The actual owner is Nicolas Cabañas who lives in the pink house not far from the hotel.
As Sant Pere del Bosc is a historical building, it has to keep its original look which is what makes it unique. All the rooms are super fancy, the foot massage is great and saunas and little pools are very relaxing. A must do when in Lloret.
My readers can use a special promotion code ”BLOG2015” at the time of the reservation 🙂
8. Yoga in Santa Clotilde Gardens
Santa Clotilde Gardens is most probably my very favorite thing to do in Lloret de mar.
The Marquis of Roviralta traveled all over Europe before he decided to build these gardens once he fell in love with Clotidle, a local lady in Lloret de mar. It took 8 years to design the gardens by Nicolau Rubió until they were finished in 1926. They were designed in romantic Italian Renaissance style.
Marquis was collecting tiles in different shapes and helped a lot of people in the Civil War. He owned a pharmacy industry in Europe and South America and used his wealth to build this garden.
Unfortunately, Clotilde died just a few months later so Marcus got married for the second time. Together they built a massive villa we can see now.
In 1997 the Town Hall bought the gardens, restored them in 2006 keeping the same shape and open to the pblic one year later. Only the gardens belong to the Minicipality while the house is still private (the descendants of Marquis live in Barcelona but come over here for weekends.)
What makes the gardens special is not only their location on top of the cliffs, but also the different green colours of the bushes, whitish statues (e.g. Hercules, cupids, nymphas, lions to protect the entrance) and water all around.
When we hear the word ”garden”, we think of flowers but in here we won’t see many flowers. Mostly Mediterranean bushes, ivy and trees. The ivy is used just on the vertical side of steps so we don’t step on it directly.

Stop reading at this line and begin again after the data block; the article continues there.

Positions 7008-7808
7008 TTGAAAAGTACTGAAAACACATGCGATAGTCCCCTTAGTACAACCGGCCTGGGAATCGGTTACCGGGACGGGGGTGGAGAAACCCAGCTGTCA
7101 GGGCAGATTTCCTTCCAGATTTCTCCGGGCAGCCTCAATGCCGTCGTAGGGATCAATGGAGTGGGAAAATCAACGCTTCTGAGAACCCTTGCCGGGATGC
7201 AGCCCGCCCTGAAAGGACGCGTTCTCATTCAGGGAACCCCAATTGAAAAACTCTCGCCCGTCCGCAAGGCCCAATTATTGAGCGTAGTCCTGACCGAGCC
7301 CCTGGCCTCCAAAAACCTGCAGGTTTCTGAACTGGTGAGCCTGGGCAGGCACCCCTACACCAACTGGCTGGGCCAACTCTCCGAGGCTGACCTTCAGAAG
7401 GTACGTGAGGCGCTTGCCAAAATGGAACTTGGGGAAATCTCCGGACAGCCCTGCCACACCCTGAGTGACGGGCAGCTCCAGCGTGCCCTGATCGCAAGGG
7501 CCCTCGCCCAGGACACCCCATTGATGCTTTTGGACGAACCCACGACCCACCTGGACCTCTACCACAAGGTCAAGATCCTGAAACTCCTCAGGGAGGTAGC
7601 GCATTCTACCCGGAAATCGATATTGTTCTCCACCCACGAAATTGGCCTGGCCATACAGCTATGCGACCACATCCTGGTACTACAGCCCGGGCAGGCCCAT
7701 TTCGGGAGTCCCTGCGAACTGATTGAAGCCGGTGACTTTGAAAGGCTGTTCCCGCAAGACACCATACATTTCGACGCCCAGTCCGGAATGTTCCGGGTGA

The oldest trees are almost 100 years old. Many eucalyptus, pine, oak, orange, citrus, cypres and laurel (Lloret name comes from laurel trees in the area – lauretum in Latin) trees can be found in the gardens.
The Sense Square is the part of the gardens where all our senses come to life – we can watch the sea, touch the trees, smell the flowers, hear the sea and taste (if we had a lunch in here.)
It was my second time to stroll around the gardens but the very first to practice yoga in Santa Clotilde Gardens there on the grass.
Overlooking a beautiful beach down the cliff, fresh air, silence, and lush greenery around us made for a special moment.
Alex is a crazy Slovak girl who made traveling the reason of her life. In March 2011 she quit her stewardess job and hasn't stopped ever since. Her motto is ''I live to travel, I travel to live.'' She writes about crazy travel, fun adventures and sexy photos.
Alex is a crazy Slovak girl who made traveling the reason of her life. In 2010 she quit her stewardess job and hasn't stopped traveling ever since. Her motto is ''I live to travel, I travel to live.'' She writes about crazy travel, fun adventures and sexy photos. Alex is also a raw vegan specialist, fitness health coach and yoga teacher.